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THE MAGIC AND THE MASTERPIECE OF
THE GRIMANI BREVIARY

by Ross King

Editor’s Note: When we told our friend Ross King that we planned to publish a facsimile of the art contained in The Grimani Breviary, he had just one thing to say: “brilliant.” The author of the highly acclaimed books, Michelangelo & the Pope’s Ceiling and Brunelleschi’s Dome, Ross was familiar with the Breviary from his research - its beauty, its rarity, and the lofty place this illuminated manuscript holds inside St. Mark’s in Venice. Naturally, we were delighted when he said he would write the foreword to the Levenger Press edition. Thanks to Ross, we learned much about the role that breviaries played in changing the way people read, and of the special role that The Grimani Breviary plays in the history of treasured books. Here are excerpts:




An illuminated manuscript called for a whole team of craftsmen: the parchment maker, the gold-beater, the pigment maker, the scribes and miniaturists.

In the Middle Ages and the Renaissance, a book was truly a labor of love. Many books, especially illuminated manuscripts, could be years in the making. An illuminated manuscript called for the tremendous skills and painstaking labors of a whole team of craftsmen: the parchment maker who turned calf pelts into sheets of vellum, the gold-beater who hammered ducats into microscopically thin leaves of gold, the pigment maker who ground plants and stones into beautiful colors, and finally the scribes and miniaturists who covered the parchment with exquisite lettering and resplendent illustrations.

Private ownership of this type of manuscript was obviously somewhat limited. But if you were prosperous enough, chances are that you owned a Book of Hours, the most numerous and popular of all manuscripts from the fourteenth and fifteenth centuries. Intended for private worship in the home, Books of Hours were collections of prayers to be recited at prescribed times throughout the day, the eight canonical “hours” that ran from Matins at daybreak to Compline at bedtime. Strictly speaking, only the clergy was required to observe the hours, but many lay people, especially women, likewise made it their custom to pray eight times a day.

The monthly calendar was helpful for determining major feast days, which were usually inscribed in red ink - hence our term “red-letter day.”


Besides performing their private devotions, people also, of course, went to church. The celebration of the Catholic Mass required another, similar prayer book, known as a breviary. This service book had the same composition as a Book of Hours but contained even more prayers and readings, giving the miniaturist a wider scope for illustration. Like a Book of Hours, the breviary included a monthly calendar, which was helpful for determining the dates of Easter and the major feast days. The calendars were illustrated with scenes appropriate to the months, such as a marriage celebration in April or the grape harvest in September. The feast days were usually inscribed in red ink - hence our term “red-letter day.”

Some of the wealthiest and most powerful rulers in Europe commissioned breviaries for themselves, including King Philip IV of France and Queen Isabella of Castile. One of the masters who completed the Isabella Breviary in the 1490s was the Flemish painter Gerard Horenbout. Around the same time, Horenbout and his collaborators were working on another manuscript, equally spectacular: the masterpiece known as the Grimani Breviary. It is not known who commissioned it, although Pope Sixtus IV, who reigned from 1471 until 1484, is sometimes mentioned as a candidate. The attribution is not far-fetched, considering that Sixtus was not only a Franciscan scholar (the Breviary follows the Franciscan Office, or daily prayers, of 1477) but also a great patron of the arts.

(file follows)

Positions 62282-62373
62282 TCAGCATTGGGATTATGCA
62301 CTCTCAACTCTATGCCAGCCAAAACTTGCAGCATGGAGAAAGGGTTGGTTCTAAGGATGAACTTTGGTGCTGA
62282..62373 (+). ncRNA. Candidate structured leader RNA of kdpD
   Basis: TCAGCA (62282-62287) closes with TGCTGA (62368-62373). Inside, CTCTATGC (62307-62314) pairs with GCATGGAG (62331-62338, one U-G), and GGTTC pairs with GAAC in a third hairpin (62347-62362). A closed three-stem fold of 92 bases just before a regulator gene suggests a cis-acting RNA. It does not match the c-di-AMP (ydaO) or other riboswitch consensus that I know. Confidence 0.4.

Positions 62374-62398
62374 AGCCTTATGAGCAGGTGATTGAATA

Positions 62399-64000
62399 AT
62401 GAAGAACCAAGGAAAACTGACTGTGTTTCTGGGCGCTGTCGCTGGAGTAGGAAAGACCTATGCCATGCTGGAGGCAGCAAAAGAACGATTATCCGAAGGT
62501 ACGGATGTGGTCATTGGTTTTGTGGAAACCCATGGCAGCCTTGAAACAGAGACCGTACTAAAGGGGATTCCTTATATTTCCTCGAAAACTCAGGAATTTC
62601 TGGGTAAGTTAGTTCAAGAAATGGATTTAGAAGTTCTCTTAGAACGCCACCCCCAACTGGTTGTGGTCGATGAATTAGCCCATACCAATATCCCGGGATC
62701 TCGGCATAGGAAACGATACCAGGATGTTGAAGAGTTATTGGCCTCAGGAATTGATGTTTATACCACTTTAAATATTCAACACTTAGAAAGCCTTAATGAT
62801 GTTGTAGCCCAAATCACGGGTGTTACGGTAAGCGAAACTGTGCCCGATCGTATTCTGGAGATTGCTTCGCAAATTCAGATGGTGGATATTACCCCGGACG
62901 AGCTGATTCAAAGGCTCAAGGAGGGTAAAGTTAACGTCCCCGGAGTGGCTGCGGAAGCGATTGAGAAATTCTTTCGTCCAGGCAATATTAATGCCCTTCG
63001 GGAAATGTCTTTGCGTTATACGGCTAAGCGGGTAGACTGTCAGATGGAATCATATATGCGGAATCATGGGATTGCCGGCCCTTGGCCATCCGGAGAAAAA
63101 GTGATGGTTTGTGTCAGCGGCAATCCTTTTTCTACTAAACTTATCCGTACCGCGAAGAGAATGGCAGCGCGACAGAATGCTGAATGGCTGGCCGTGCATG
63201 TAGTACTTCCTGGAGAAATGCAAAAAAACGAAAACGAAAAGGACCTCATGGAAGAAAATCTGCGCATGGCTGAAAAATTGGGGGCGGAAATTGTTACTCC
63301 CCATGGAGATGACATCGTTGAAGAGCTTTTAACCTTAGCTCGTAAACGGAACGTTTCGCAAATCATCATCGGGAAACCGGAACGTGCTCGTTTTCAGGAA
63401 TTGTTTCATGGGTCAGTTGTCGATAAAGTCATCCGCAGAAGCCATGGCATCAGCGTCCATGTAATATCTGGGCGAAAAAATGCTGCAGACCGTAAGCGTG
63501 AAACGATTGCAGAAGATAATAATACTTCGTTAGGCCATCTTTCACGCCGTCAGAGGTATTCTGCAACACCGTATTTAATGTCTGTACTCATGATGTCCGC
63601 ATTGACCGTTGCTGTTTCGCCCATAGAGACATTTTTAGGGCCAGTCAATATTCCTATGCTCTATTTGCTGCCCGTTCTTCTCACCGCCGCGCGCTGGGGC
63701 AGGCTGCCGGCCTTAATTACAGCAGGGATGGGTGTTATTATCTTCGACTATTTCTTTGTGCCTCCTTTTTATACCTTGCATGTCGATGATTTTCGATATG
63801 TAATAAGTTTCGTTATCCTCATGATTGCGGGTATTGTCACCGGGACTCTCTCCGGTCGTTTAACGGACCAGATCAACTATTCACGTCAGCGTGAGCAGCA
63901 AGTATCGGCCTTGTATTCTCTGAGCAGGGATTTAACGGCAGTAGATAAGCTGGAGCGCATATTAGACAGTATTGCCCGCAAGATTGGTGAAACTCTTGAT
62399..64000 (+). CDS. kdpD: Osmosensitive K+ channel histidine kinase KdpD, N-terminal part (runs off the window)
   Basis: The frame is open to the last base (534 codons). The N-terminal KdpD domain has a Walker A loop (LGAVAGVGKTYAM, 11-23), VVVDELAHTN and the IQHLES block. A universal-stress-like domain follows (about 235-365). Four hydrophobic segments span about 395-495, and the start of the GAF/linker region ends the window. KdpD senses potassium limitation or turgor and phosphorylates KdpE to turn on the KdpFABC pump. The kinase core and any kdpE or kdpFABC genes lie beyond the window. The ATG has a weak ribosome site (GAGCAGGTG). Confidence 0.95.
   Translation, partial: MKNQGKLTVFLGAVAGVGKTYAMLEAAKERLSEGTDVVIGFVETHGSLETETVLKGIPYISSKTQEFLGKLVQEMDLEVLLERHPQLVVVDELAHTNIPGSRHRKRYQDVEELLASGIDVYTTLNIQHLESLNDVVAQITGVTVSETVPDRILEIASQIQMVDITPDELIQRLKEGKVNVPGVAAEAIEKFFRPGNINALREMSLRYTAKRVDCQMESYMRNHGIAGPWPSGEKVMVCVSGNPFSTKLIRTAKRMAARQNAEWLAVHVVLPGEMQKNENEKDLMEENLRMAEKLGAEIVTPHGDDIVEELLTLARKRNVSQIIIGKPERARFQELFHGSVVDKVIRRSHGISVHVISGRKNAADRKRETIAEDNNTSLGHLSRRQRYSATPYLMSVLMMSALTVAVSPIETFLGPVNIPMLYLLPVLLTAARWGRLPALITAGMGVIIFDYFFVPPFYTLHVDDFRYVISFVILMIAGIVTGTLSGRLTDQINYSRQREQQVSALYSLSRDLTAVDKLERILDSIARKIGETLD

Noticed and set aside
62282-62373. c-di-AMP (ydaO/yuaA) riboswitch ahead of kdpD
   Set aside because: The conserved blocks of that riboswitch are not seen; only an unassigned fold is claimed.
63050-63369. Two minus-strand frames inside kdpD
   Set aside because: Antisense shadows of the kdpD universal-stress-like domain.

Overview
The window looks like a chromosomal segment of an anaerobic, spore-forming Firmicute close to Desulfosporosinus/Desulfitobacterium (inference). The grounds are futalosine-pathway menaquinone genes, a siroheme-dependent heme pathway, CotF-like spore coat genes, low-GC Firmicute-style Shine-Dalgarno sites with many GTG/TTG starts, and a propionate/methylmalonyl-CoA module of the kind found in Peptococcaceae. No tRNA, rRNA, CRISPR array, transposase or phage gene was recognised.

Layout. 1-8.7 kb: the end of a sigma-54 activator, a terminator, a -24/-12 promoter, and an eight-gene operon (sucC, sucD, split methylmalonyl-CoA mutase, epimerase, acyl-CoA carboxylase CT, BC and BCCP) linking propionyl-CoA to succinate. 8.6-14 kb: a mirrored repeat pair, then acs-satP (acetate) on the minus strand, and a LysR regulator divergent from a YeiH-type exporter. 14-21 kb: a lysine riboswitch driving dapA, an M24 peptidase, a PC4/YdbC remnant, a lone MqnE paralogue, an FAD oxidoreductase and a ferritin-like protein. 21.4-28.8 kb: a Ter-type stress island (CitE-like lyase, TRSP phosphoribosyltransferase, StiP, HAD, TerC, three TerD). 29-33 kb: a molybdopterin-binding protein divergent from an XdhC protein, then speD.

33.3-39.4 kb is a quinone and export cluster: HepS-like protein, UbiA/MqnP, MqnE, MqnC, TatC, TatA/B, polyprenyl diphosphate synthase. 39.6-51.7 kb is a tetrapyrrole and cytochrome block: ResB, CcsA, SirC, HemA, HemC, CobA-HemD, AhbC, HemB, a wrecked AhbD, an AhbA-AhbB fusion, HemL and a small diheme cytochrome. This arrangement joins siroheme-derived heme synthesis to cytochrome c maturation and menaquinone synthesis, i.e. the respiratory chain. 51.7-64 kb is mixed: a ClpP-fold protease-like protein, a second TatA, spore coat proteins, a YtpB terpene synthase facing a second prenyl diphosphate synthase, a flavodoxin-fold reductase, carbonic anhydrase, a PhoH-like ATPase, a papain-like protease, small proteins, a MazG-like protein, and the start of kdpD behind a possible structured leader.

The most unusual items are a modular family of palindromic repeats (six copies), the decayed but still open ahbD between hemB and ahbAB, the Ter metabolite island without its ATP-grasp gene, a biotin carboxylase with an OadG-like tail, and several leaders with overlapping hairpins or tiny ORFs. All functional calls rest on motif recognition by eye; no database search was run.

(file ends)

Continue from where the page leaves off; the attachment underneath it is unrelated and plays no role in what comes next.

The Grimani Breviary begins the calendar year with a nobleman enjoying a sumptuous dinner as his team of servants hover helpfully. His expression is so lifelike and the details so exact that the picture cannot be anything other than a portrait from life.

Perhaps the best clue about the original patron of the Grimani Breviary comes at the beginning of the manuscript. Miniaturists often inserted portraits of their patrons into Breviaries and Books of Hours. The Grimani Breviary begins the calendar year with a nobleman enjoying a sumptuous dinner as his team of servants hover helpfully. His expression is so lifelike and the details so exact that the picture cannot be anything other than a portrait from life.

Such scenes of everyday life show how breviaries and Books of Hours could be appreciated on a secular as well as a religious level. Their illustrations possessed, of course, an important devotional function. Yet there was also a more whimsical side to manuscript illustration. Illuminated manuscripts often included in their margins what were known as drôleries, humorous and sometimes grotesque images seemingly at odds with the rest of the text. One of the greatest pleasures of the Grimani Breviary is the wonderful range and variety of this kind of decorative marginalia. These images display, like the wealth of incredibly rich detail throughout the Breviary, an unmistakable delight in the natural world and a joy in the artist’s ability to create.

The officials of the Basilica of San Marco, who ultimately took possession of the Grimani Breviary on behalf of the Republic of Venice, were in no doubt about its beauty and worth: “It is a thing of inestimable value and its like is nowhere to be found.” Five hundred years after its creation, it is still every bit as priceless.

© 2007 Ross King. Excerpted from the foreword to the Levenger Press edition of The Grimani Breviary, published in 2007.

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